Oakland Mayor Libby Schaaf and Oakland Housing Authority officials Wednesday announced new financial incentives for property owners to accept low-income families as renters and help ease the city's affordable housing crisis.
Speaking at a news conference at the OHA's headquarters in downtown Oakland, Schaaf said the incentives, which haven't previously been offered anywhere in the U.S., are "a win-win solution" for property owners and low-income tenants who participate in the federal Section 8 housing choice voucher program.
Schaaf said the new "Housing Oakland" program gives property owners who sign a contract with OHA and allow a Section 8 family to move in a $500 cash signing bonus and up to $2,500 in interest-free loans for repairs and upgrades.
She said the program provides current Section 8 property owners up to two months of paid rent after low-income tenants move out as an incentive to maintain the unit as Section 8 housing.
"Our city needs more affordable housing for families right now," Schaaf said. "Every unit counts, every family matters, and I know every Oaklander wants to help."
The new incentives are part of an ongoing strategy by the city to protect affordable housing in Oakland amid the cost of living crisis, according to Schaaf.
She said her "17K/17K Plan" aims to protect 17,000 units of affordable housing and produce 17,000 new units of housing by 2024.
OHA executive director Eric Johnson said currently an estimated 170 families are searching for apartments using Section 8 rental assistance in Oakland, including 78 veterans.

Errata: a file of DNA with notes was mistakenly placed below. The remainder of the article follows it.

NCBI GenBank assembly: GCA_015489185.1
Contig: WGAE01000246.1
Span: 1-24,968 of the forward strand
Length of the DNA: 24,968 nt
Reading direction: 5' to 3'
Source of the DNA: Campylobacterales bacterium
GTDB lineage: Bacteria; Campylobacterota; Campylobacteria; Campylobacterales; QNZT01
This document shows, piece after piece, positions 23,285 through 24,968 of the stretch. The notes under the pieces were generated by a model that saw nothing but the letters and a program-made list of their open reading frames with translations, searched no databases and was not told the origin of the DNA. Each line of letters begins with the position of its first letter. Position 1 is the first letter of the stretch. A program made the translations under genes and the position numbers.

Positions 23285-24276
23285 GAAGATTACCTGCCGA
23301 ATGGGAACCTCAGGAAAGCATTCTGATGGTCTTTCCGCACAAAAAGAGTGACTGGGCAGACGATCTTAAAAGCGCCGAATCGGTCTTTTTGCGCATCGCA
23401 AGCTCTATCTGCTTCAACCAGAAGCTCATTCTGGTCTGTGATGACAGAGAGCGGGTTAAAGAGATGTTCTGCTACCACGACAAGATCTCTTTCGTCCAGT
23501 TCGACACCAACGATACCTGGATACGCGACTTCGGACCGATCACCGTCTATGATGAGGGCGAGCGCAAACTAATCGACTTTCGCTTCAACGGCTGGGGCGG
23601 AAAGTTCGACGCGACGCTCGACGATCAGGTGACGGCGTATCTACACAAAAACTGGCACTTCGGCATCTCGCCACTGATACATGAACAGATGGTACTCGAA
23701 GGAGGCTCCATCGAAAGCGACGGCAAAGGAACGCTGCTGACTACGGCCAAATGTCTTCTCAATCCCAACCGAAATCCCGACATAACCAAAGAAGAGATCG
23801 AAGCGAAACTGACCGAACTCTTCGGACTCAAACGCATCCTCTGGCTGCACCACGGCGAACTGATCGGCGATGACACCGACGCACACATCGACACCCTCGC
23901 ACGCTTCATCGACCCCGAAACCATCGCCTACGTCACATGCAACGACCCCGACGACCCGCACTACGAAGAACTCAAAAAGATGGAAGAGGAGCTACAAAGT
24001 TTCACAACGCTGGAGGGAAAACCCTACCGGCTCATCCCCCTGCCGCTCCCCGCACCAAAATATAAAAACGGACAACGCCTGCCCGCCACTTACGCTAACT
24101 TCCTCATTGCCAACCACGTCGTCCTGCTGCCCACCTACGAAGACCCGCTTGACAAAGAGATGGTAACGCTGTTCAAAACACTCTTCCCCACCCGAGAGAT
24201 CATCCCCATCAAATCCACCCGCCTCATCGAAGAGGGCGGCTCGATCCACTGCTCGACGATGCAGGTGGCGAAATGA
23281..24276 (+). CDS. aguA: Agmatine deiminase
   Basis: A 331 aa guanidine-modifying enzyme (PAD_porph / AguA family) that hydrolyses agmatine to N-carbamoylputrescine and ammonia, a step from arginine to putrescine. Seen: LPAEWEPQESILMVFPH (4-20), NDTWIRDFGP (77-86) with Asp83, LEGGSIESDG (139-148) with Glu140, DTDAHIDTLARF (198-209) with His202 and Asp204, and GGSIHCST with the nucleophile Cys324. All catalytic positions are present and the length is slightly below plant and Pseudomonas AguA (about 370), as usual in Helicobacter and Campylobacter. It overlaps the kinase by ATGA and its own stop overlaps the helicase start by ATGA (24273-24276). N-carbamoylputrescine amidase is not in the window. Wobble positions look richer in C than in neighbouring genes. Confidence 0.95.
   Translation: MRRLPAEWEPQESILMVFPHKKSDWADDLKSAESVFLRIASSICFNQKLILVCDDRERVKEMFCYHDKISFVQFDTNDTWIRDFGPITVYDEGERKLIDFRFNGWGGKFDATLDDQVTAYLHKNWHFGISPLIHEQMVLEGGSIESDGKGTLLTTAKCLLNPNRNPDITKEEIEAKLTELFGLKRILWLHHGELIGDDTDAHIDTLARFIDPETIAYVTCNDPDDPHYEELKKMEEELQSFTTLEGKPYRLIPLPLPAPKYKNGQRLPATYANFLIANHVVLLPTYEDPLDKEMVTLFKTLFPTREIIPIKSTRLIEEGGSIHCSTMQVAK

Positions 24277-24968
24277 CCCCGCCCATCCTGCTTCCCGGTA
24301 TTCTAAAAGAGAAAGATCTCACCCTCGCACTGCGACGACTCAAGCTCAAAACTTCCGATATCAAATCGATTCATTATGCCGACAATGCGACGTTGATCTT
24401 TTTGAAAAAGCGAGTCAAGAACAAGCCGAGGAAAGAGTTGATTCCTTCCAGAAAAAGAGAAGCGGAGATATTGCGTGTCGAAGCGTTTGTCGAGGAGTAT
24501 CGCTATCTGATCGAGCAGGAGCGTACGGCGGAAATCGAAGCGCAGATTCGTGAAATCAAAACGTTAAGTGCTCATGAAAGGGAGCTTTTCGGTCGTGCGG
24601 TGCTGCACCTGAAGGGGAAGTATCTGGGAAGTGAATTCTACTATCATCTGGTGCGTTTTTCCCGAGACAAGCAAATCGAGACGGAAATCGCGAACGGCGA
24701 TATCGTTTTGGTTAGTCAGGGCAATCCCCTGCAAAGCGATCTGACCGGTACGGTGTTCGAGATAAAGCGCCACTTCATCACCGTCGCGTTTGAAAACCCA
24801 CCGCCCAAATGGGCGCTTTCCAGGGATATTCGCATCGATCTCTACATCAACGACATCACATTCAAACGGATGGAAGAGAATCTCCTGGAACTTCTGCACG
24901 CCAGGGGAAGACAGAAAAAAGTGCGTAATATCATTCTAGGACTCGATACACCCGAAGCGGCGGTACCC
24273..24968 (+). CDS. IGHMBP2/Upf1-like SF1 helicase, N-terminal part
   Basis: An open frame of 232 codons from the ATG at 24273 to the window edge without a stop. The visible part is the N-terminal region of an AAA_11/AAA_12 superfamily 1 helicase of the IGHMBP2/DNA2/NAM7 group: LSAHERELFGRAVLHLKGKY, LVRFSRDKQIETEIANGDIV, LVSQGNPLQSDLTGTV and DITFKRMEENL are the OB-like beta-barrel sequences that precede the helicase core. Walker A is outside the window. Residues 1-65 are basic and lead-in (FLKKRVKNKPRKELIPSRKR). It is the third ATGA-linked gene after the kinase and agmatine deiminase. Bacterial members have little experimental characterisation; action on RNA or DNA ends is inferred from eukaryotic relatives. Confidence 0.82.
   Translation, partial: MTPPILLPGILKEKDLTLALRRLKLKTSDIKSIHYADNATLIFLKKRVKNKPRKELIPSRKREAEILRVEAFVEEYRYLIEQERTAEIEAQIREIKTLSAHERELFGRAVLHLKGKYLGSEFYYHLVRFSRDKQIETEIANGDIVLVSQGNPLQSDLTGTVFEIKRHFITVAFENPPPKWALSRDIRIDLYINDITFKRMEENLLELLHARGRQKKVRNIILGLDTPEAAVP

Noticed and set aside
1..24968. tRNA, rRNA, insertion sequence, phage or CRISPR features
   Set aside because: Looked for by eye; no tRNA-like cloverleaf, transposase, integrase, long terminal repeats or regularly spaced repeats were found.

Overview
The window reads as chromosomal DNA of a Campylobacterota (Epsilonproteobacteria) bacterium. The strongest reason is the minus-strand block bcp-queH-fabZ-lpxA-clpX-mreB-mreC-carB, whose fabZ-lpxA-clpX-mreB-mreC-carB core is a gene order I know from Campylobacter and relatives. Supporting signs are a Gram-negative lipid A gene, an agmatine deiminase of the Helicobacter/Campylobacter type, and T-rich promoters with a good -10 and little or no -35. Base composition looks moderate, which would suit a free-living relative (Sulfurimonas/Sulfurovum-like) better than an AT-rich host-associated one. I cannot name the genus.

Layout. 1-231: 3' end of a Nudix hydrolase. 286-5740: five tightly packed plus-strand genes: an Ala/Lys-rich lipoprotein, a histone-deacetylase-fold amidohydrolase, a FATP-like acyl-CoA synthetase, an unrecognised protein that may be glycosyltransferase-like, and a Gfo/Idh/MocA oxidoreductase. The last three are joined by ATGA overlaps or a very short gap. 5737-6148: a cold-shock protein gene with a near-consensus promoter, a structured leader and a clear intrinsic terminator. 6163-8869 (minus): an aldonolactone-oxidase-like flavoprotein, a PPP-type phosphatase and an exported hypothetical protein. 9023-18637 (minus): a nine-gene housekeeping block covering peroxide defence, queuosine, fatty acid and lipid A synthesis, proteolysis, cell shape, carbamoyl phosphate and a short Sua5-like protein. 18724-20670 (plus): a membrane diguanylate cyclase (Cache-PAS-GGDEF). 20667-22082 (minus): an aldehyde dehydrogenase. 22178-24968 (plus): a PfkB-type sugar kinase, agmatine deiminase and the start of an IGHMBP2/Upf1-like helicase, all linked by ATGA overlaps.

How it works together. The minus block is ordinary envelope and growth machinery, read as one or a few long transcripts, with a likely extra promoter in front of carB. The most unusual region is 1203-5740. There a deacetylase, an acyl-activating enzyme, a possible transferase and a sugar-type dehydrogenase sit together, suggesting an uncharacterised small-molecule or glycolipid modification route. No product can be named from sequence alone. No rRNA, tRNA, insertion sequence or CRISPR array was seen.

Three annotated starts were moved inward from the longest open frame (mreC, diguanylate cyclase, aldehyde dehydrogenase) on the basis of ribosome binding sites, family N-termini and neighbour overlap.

"We have more than 4,260 property owners and management companies who participate in the Section 8 program in our city but there is room for more," Johnson said.
In fact, he said that from 2013 to 2016 the city lost nearly 1,100 property owners who had participated in the program.
Johnson said the OHA's staff will meet with interested property owners to provide briefings on the Section 8 program, show them how to list their unit on the agency's listing service at no charge and offer pre-qualifying inspections for any unit prior to the owner selecting a Section 8 tenant.
He said property owners independently screen their Section 8 applicants, just as they do for any other applicant.
Low-income families, seniors, disabled and single person are eligible to participate in the Section 8 program.
In general, the tenant pays 30 percent of their "adjusted family income" toward their rent and the OHA, which gets funds from the U.S. Department of Housing and Urban Development, pays the rest.
Schaaf said, "The whole state is struggling with the housing crisis" and the new Section 8 incentives are one way the city is trying to do something about it.
Wayne Rowland, the president of the board of directors for the East Bay Rental Housing Association, a landlords group, said the measures announced Wednesday "are a step in the right direction" to provide an incentive for more people to provide rental housing in Oakland.
But Rowland said what he described as "a cluster of new regulations" passed by the City Council in recent years "has made it very difficult for property owners to stay abreast of all the rules and caused some people to get out of the rental housing business," which shrinks the supply of housing.